In the parable of the last Judgment (Matthew 25:31-46), we read these words:
Then the righteous will answer him, ‘Lord, when did we see thee hungry and feed thee, or thirsty and give thee drink? And when did we see thee a stranger and welcome thee, or naked and clothe thee? And when did we see thee sick or in prison and visit thee?’ And the King will answer them, ‘Truly, I say to you, as you did it to one of the least of these my brethren, you did it to me.’
In the Gospel text, the king speaks to both those on his right hand (the sheep, the blessed, the righteous) and to those on his left (the goats, the cursed, the unrighteous) in the 2nd person, familiar. Both those judged blessed and those judged cursed also speak to the king in the 2nd person, familiar [using the more informal, “thee” instead of the more formal “you” – this distinction exists in the Greek but is no longer used in modern English]. This does suggest that not only are the king and his subjects on familiar/ friendly terms, but almost equal terms. They speak to each other not in respectful formal language, but in the language of equals and people who recognize each other as familiar acquaintances.
This of course adds to the parable, because both the blessed and the cursed cannot recall ever having ministered or failed to minister to the king. They both seem to be saying that if we had seen you or recognized you we would have ministered to you, but we don’t remember ever seeing you at all. The one denies having seen and ministered to the king, the other denies having seen and failed to minister to the king.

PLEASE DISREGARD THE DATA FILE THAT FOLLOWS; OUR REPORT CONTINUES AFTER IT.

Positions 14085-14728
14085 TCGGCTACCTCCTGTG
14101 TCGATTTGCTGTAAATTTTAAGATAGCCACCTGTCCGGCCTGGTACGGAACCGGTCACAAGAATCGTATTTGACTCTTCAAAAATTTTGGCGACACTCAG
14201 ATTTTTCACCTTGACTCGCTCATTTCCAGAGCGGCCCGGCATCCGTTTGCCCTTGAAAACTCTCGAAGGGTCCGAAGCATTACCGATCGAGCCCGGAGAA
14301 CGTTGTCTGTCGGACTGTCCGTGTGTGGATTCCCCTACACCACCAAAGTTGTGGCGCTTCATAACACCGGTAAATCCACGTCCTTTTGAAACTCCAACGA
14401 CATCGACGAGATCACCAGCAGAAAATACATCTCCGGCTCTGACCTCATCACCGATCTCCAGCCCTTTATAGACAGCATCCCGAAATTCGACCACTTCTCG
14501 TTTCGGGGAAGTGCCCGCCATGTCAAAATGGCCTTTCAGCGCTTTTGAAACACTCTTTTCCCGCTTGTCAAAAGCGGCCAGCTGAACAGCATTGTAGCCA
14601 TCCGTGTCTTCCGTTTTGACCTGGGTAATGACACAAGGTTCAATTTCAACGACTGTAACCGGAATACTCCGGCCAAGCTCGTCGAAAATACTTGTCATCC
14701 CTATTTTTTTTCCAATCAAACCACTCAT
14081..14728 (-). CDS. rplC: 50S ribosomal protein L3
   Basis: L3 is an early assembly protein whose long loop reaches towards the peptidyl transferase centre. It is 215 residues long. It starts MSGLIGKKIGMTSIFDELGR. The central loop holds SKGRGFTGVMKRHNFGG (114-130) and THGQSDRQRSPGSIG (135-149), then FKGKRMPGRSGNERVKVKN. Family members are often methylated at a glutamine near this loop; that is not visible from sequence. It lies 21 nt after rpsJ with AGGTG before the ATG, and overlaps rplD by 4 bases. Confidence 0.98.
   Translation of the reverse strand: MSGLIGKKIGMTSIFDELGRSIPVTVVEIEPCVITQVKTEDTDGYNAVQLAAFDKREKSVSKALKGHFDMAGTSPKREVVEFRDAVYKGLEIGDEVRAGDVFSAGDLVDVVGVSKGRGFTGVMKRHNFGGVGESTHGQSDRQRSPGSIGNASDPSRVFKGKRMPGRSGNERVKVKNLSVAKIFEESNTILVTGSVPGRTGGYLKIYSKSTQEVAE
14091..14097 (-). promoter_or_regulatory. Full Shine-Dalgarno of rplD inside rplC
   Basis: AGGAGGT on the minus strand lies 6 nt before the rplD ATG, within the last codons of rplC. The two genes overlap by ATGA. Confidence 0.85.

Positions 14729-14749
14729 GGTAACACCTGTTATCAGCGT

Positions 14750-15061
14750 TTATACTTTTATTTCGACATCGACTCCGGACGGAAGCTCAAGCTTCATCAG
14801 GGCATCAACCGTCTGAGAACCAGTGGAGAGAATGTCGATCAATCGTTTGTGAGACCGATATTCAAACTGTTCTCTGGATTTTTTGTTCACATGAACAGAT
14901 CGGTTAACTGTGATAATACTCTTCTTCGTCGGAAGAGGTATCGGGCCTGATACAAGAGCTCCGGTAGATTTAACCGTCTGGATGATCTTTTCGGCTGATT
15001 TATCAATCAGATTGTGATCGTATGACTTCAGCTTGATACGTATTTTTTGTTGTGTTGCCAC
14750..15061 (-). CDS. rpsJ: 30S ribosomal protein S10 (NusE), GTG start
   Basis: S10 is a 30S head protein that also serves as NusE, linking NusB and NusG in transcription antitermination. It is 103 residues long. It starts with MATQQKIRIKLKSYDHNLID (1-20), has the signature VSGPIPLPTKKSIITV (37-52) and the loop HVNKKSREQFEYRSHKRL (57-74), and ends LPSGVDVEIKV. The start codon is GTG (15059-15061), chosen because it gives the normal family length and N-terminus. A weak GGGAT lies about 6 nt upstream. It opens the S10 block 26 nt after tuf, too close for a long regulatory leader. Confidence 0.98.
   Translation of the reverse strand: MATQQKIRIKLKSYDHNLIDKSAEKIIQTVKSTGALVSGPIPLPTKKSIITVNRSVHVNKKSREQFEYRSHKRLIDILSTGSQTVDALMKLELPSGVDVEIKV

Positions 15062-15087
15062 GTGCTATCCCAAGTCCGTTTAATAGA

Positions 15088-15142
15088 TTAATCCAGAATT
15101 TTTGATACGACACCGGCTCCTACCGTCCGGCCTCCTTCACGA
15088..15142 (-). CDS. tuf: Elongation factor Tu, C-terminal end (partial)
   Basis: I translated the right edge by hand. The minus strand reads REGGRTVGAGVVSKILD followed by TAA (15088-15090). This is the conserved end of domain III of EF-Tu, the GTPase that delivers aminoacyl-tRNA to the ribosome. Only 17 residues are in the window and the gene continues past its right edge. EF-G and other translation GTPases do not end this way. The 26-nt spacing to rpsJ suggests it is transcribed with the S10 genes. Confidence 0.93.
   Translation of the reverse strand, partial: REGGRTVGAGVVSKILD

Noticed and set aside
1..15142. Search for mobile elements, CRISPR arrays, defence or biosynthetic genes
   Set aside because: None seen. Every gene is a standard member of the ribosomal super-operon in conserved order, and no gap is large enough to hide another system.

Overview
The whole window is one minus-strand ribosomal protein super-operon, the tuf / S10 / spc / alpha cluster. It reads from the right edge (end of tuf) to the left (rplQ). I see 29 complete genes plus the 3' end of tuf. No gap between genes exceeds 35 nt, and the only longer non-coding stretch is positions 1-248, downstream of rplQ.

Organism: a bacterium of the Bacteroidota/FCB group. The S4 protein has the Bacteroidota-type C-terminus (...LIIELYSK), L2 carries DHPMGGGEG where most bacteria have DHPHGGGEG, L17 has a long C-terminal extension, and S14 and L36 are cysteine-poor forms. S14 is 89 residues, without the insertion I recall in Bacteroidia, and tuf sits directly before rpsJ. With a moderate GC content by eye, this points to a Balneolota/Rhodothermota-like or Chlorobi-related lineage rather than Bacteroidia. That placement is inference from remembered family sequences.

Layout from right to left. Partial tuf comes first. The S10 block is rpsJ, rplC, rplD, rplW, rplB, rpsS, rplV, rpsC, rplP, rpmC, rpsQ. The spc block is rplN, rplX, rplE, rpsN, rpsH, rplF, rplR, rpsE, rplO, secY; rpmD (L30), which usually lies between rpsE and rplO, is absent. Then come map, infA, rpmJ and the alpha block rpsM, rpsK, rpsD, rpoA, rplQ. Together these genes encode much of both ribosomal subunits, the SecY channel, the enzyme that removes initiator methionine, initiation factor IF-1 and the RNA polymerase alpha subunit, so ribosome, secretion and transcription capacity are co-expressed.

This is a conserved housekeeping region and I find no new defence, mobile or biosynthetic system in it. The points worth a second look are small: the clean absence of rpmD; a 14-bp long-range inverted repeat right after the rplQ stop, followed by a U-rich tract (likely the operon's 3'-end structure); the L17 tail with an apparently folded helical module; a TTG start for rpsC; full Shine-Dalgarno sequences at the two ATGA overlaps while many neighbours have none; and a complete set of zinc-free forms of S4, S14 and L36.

And what the parable appears to be getting at is that the judgment is based upon not how everyone served the king or the king’s representatives, but how they treated people whom they did not recognize. It is how they treated people who did not remind them of their king for whom they are called into judgment. It is how they treat the stranger, the foreigner and the alien which is essential to the king in his forming judgment of his subjects.
If the subjects speak to the king on such familiar terms (and he to them as well), how is it possible they didn’t recognize the king in their neighbors or in strangers?
The blessed, even though they don’t see their king in the poor and needy, treat these downtrodden with love and respect. They don’t withhold what is in their power to give because they don’t recognize the people in need. They act toward them honorable, morally and generously, rather than reacting to them as unknowns to be feared or hated. They treat the unknown strangers as they would treat their king if they found him in need. (see also yesterday’s blog, Love as an Action Verb, Not a Feeling Noun)
The cursed on the other hand because they don’t recognize the poor and needy withhold from them charity and what they are capable of giving to them or doing for them. Simply because those downtrodden are strangers or unrecognizable, the cursed react to them with indifference or perhaps even hostility. The cursed never move beyond their initial reaction – they never chose to act toward the needy to meet their desperate needs because they had reacted negatively to them.
Neither the blessed or the cursed are judged for failing to have recognized their king. The judgment falls on them both for the way they treated those they didn’t recognize – those not familiar to them.
[See also my blog of 2 days ago, The Good Defense Before the Dread Judgment Seat: Hospitality, in which St. Gregory the Great connects the parable of the Last Judgment to the 2 disciples walking to Emmaus after the resurrection. Though disciples of Jesus, they fail to recognize him as He walks with them and talks to them. It is in their showing charity to Him by inviting Him to eat with them that they suddenly recognize Him.]